“Sleep is time for the general body and brain to shut down and rest.” Is it True or False? The answer is False. Sleep is an active process. No organ or regulatory system ‘shuts down.’ There is only a slight decrease in metabolic rate. On the other hand some brain activity increases during sleep and specific hormones, such as growth hormone and melatonin secretion increase during sleep. We spend about 1/3 of our lives sleeping.
During sleep, the growth and restoration of the nervous, skeletal and muscular systems take place. Adequate sleep is essential for the normal functioning of the endocrine and immune systems and is absolutely important for maintaining mood, memory, and cognition (intellectual activity such as thinking, reasoning, remembering). Hence, the importance of sleep for our health cannot be ignored.
In fact, disturbances in sleep are associated with a wide range of serious health problems including obesity, diabetes, hypertension, depression, and sleeping tablets are among the most widely prescribed medicines in the world. Lack of sleep has been implicated in major industrial disasters and car and workplace accidents.
What makes us sleep at night and wake up each morning:
Certain brain areas, hormones and brain chemicals (neurotransmitters) help to maintain the sleep-wakefulness cycle in our body.
Brain areas responsible for sleep-wakefulness:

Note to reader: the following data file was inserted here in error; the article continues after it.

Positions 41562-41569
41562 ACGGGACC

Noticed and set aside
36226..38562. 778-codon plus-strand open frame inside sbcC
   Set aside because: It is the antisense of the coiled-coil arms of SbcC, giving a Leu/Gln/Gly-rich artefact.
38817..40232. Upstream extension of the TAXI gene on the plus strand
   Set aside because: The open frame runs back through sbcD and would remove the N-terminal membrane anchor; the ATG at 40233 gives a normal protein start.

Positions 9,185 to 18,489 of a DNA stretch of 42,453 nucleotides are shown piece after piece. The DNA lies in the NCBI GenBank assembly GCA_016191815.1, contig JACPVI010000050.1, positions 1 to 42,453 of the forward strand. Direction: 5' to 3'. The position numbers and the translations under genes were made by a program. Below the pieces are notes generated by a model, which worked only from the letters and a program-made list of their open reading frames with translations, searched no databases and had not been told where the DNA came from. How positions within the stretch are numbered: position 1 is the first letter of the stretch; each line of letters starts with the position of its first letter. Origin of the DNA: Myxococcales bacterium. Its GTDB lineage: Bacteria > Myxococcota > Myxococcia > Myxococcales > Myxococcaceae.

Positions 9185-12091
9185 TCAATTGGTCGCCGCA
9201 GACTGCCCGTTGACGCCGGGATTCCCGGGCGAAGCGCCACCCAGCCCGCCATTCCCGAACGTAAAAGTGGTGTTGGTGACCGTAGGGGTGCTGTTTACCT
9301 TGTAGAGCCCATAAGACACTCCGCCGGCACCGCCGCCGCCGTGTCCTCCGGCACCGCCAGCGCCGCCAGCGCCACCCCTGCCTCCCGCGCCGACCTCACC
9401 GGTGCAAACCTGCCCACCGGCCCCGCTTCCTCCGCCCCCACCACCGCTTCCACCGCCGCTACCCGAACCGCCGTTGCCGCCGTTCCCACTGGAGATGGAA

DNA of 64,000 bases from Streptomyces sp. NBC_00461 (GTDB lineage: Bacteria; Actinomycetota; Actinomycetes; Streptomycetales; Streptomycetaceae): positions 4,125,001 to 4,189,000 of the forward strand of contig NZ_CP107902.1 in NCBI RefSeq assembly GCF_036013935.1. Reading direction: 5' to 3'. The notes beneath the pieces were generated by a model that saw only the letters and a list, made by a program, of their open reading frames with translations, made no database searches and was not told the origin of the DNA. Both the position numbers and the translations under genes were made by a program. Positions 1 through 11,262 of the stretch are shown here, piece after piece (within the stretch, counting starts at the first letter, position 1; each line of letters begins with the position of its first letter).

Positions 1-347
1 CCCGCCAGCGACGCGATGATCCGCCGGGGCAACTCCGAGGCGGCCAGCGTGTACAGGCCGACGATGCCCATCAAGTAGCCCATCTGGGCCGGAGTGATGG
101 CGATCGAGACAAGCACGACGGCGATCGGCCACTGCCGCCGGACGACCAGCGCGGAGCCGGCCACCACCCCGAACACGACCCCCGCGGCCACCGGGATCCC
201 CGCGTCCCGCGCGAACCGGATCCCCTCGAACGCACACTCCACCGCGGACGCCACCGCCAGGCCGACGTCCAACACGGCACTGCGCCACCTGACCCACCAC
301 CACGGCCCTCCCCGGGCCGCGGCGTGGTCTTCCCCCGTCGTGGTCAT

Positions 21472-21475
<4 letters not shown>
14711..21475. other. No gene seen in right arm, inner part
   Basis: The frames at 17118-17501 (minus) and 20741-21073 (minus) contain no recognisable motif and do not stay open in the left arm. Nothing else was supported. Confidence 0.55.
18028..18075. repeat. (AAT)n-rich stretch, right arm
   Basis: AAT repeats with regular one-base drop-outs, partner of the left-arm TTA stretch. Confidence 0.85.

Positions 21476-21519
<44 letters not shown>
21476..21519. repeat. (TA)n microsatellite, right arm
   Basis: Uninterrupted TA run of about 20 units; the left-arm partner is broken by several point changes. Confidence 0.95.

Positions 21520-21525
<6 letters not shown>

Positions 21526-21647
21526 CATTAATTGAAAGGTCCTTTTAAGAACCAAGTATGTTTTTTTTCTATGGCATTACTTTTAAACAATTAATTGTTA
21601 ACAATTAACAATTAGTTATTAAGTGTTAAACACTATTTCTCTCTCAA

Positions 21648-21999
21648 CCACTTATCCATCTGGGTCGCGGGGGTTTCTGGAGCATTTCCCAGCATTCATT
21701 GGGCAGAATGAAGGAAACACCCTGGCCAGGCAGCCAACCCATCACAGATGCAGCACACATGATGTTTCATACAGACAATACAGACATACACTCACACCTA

A few small areas of the brain are responsible for keeping us awake or asleep of which – the suprachiasmatic nucleus or SCN is very important. The SCN is also responsible for maintaining the Circadian Rhythm or the ‘Biological Clock’. Some brain areas promote wakefulness while others promote sleep. The areas that promote wakefulness inhibit those that promote sleep and vice versa.
What happens when the Circadian Rhythm is disrupted:
When we attempt to stay awake against the schedule dictated by our biological clock, our mental and physical performance is greatly diminished. The result is excessive sleepiness or poor sleep, loss of concentration, reduced alertness, slowed reflexes, nausea, irritability and poor performance in work. Conditions that can cause disruption of circadian rhythms include shift work, jet lag, and sleep disorders.
Neurotransmitters and Hormones Responsible for maintaining the Sleep-Wakefulness pattern:
The neurotransmitter adenosine and hormone melatonin play significant roles in maintaining the sleep-wakefulness pattern. Adenosine induces sleep by inhibiting wake-promoting neurons and interestingly, caffeine inhibits the action of adenosine and therefore maintains wakefulness. On the other hand, melatonin prepares the body for sleep and while one sleeps, melatonin prepares the body for sleep and while one sleeps, melatonin goes to work.
Sometimes it is referred to as the body’s ‘trash collector’ because it goes to every cell in the body and cleans out the free radicals and other toxins that are harmful to our body. Melatonin is perhaps the most powerful anti-oxidant of our body.
Electro-en-cephalogram or EEG of sleep
EEG is the brain activity recorded in the laboratory with the help of electrodes placed on the scalp. Sleep has been divided into stages according to EEG records of activities in the brain during sleep and eye movements.
The Stages of Sleep